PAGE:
Turning 18 years old is an exciting time for many. Most are getting ready to graduate high school and head out into the world to go to college, serve in the military, or join the workforce. Turning 18 is a pivotal moment in one’s life, and this moment comes with some legal considerations as well.
Many parents (and 18-year-olds) are unaware that when their children turn 18 years old, they no longer have the same decision-making powers they once had. In New Hampshire, once a person turns 18, they have total control over their medical and financial decisions, among other things. This means that parents will no longer have access to their child’s medical information, will not be able to make health-related decisions, and cannot automatically deal with their children’s finances.
Luckily, there is an easy solution to this issue. In New Hampshire, any competent adult at least 18 years old can nominate agents to act on their behalf when they cannot. So, while a parent no longer has the automatic ability to make decisions, their now adult child can nominate their parents as agents to assist them in times of need. The essential documents every 18-year-old should have are:
- An Advance Directive. This document has two functions. First, it identifies the agents who will assist in making medical decisions when the grantor cannot. This document becomes active at specific times such as lack of consciousness, altered state of mind, or whenever a doctor indicates that the grantor cannot legally make a decision. The second function of the Advance Directive is the living will. A living will provides instructions for the agent to aid them in decision-making during end of life events. The living will allows the grantor to make their wishes regarding end of life care known to those who will be making decisions on their behalf.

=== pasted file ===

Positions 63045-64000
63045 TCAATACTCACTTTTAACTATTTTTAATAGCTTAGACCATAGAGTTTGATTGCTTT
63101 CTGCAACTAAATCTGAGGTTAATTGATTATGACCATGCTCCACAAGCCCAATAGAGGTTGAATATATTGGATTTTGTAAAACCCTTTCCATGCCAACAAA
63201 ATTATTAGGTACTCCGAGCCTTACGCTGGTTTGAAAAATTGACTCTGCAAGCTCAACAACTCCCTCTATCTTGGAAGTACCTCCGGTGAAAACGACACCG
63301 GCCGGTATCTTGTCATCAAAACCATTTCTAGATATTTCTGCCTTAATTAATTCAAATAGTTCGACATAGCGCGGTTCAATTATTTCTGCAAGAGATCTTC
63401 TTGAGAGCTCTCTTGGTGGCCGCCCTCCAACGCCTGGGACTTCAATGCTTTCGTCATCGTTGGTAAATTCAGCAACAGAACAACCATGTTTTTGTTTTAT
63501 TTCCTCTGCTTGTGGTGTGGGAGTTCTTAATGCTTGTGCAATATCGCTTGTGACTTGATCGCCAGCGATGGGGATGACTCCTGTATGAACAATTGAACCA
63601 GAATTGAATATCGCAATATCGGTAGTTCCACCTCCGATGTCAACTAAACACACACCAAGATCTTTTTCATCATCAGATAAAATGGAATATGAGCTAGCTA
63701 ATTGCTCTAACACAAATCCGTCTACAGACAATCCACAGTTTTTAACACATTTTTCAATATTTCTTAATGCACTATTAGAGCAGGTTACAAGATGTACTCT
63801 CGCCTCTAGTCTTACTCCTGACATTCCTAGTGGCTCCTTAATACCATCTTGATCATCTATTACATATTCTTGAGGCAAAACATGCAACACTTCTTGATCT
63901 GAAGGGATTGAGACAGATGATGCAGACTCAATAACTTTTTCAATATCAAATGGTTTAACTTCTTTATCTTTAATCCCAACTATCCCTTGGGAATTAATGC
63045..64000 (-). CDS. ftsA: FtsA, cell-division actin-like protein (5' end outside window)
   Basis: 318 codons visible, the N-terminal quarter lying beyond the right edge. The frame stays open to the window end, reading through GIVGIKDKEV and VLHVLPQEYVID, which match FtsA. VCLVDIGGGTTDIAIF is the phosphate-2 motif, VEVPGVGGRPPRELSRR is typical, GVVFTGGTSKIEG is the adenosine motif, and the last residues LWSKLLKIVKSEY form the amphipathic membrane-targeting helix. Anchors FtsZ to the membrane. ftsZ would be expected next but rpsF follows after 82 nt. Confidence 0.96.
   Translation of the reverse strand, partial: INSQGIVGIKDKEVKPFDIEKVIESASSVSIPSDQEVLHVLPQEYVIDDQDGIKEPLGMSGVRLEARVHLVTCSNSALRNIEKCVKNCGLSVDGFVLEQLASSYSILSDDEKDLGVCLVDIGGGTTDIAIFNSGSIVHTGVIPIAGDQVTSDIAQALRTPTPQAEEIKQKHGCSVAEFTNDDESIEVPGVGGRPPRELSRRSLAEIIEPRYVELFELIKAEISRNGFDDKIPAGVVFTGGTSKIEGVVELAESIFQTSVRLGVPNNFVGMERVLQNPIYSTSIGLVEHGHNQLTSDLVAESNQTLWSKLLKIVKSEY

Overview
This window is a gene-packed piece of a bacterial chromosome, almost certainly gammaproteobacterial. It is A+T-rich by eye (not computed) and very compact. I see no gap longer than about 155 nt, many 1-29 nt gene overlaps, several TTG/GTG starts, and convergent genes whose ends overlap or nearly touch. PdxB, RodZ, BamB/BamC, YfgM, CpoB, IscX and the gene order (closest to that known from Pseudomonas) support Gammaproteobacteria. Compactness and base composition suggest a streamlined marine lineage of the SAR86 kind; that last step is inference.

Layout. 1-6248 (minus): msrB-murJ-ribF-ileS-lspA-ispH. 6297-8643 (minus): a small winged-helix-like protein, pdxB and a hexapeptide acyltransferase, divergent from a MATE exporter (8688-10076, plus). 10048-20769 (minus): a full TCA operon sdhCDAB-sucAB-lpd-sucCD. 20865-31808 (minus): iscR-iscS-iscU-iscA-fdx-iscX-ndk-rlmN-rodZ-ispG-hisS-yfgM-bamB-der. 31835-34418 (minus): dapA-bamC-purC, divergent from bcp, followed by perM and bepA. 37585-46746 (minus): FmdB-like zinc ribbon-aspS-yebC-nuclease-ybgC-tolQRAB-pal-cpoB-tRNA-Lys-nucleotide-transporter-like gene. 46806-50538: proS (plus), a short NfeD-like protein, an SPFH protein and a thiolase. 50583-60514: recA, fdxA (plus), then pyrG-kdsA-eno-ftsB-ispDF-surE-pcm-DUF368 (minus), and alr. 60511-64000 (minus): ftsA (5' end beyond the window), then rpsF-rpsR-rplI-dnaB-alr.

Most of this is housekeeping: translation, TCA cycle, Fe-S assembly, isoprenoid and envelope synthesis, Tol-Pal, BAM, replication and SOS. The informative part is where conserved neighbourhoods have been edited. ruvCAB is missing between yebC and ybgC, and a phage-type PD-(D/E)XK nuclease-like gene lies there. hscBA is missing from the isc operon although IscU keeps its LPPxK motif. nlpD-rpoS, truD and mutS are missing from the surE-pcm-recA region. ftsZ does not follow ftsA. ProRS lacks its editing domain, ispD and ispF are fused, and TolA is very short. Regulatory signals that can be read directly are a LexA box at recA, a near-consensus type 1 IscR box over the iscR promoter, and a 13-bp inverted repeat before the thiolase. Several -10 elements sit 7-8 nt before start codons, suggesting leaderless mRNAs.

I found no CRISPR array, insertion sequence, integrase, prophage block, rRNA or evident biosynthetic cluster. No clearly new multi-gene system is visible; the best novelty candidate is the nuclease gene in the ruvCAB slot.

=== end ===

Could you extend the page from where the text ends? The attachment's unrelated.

- A Durable General Power of Attorney (DGPOA). This document allows the grantor to nominate an agent, or agents, to assist with financial issues. Without a DGPOA, many institutions such as banks and utility companies will not communicate with someone other than the account holder. In the absence of a DGPOA, if the account holder is unable to handle their financial matters due to unconsciousness or other lack of capacity, a court would have to nominate a guardian. This takes unnecessary time and money. Having a DGPOA in effect will alleviate the hassle of going to court and will allow the agent to act immediately upon the grantor suffering from some form of incapacity.
- A HIPAA Release. Because medical information is made highly confidential by a federal law called the Health Insurance Portability and Accountability Act (HIPAA), medical providers will want to ensure that a patient has signed a release authorizing them to release certain medical information to selected people. The HIPAA Release works together with the Advance Directive and allows the health care agent to receive medical information to aid in their decision making.
If you have a child who is at least 18 years old and they would like to have the peace of mind knowing that someone is able to step in for them if they need it, contact the estate planning attorneys at Alfano Law. We have a quick and easy process to get these important documents in the hands of your adult children.
You can contact Alfano Law by calling (603) 856-8411 or at this link.